Make a Basic or Mirror Will

Every family is different. We adopt a consultative approach towards Will Writing. We will listen to your needs and make recommendations based on your circumstances. We can draft your Will and help you validate it.

What is a Will?

A Will, also known as a Last Will and Testament, is a legal document that sets out your wishes regarding the distribution of your property and the care of any minor children. A Will is a personal and individual document. Couples need to make a Will each.

Without a valid Will, your estate will be distributed in accordance to rules of Intestacy. By making a Will you will have certainty regarding who your estate will pass to. You can also appoint people of your choice in various capacities, such as executors or guardians of any children under the age of 18.

Download our guide to making a Will


What is a Basic or Mirror Will?
A Basic Will is the simplest type of Will. It would make provision that everything would be passed to your spouse and or children if your spouse had already died. A Mirror Will reflects the wishes of both spouses and the clauses are the same in both Wills.



What are the main clauses in the Will?

Appointing Executors
An Executor is someone who is named in the Will as responsible for dealing with the estate and carrying out the instructions in the Will. You can only appoint an Executor in a Will. Without a Will, an application would have to be made to the court for an “Administrator” to be appointed. This could lead to delays and someone you don’t know or trust could be appointed. The role can be demanding and take time to complete. It is a responsible role and trusted people should be chosen. These could be family members or friends.

Appointing guardians
If you have children under the age of 18, it is very important to include a guardianship clause in your Will. A guardianship clause will give you peace of mind that you have made appropriate arrangements for your children and who will be taking care of them. Without naming guardians in your Will, the court would consider all the circumstances and decide who would look after your children. It is also a good idea to consider naming substitute guardians in your Will in case your first choice of guardians cannot act for you (for whatever reasons).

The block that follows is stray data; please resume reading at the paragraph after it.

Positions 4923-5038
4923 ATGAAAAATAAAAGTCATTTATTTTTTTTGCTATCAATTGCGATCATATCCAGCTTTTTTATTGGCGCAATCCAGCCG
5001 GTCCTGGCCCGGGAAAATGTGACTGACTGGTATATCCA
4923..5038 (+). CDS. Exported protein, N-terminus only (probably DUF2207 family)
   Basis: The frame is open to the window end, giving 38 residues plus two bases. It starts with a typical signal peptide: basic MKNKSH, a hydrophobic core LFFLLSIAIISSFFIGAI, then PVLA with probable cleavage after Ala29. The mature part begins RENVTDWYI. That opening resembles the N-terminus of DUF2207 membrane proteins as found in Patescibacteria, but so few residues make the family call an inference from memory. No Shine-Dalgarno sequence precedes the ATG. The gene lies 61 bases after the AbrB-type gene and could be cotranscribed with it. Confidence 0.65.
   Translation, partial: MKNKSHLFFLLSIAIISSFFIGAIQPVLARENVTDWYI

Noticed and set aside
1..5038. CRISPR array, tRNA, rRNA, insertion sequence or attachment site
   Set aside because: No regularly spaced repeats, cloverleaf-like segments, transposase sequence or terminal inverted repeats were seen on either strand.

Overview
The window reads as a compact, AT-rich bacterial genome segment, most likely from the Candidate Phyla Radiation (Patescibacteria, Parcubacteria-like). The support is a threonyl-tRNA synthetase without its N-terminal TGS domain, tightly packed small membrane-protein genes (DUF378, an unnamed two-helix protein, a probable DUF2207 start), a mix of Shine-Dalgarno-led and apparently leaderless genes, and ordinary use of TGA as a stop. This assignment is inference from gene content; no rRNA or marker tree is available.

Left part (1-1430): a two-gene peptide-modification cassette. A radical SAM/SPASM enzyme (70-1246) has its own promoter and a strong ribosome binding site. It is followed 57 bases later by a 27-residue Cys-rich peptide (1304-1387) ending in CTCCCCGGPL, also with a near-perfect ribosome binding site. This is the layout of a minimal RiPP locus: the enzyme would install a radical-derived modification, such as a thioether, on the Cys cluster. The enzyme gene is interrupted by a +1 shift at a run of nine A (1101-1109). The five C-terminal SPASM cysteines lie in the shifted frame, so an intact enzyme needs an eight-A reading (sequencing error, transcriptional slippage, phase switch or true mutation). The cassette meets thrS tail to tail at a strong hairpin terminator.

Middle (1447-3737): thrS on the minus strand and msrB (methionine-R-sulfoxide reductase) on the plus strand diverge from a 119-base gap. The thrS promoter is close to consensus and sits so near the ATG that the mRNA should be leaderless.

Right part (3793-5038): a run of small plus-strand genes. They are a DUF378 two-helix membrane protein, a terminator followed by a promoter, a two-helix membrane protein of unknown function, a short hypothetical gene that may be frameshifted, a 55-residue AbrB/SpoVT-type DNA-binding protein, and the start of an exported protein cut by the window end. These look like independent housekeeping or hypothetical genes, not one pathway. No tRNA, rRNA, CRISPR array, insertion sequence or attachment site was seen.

Gifts to people or charities
Without a valid Will you cannot bequeath any property or monetary gifts to anyone. Your estate would be divided in accordance with the intestacy rules (see previous page). By making a Will you can bequeath items or money to whoever you want including charities and organisations. Your chosen Executors would ensure the gifts are distributed according to your wishes. Specific gift clauses can also minimise family disputes over items such as jewellery, art or stamps.


What are the disadvantages of making a Basic Will?

Avoidance of delays on death
You may wish to reduce delays in selling or transferring your assets after you die. Obtaining a grant of probate and distributing assets after death usually takes 3-6 months but may take longer. Without a valid Will, your family would need to apply to the court to be appointed as administrators of your estate.

Sideways disinheritance
Leaving everything to each other or to children does not take into account life's twists and turn such as divorce or remarriage. By adding a trust into the will you can make sure that at least your “share” of such assets can only ever go to the people you have chosen.

For Trust Wills see here.

Long-term care provision
Just giving your assets outright to family in the hope of avoiding the costs of long-term care is not effective. We do not advise gifts of property or assets for the purposes of avoiding care fees. Should a surviving spouse require care then the whole estate including the family home will be assessed and used to pay for it.

Loss of means tested benefits
If the recipient of your gift is in receipt of state benefits then these benefits could be lost. Discretionary trusts should be considered to protect vulnerable persons with certain medical conditions.

What do I do next?
If you don't have a Will at the moment and you would like to discuss the implications, please call us to arrange an appointment and we visit you at home to discuss your situation.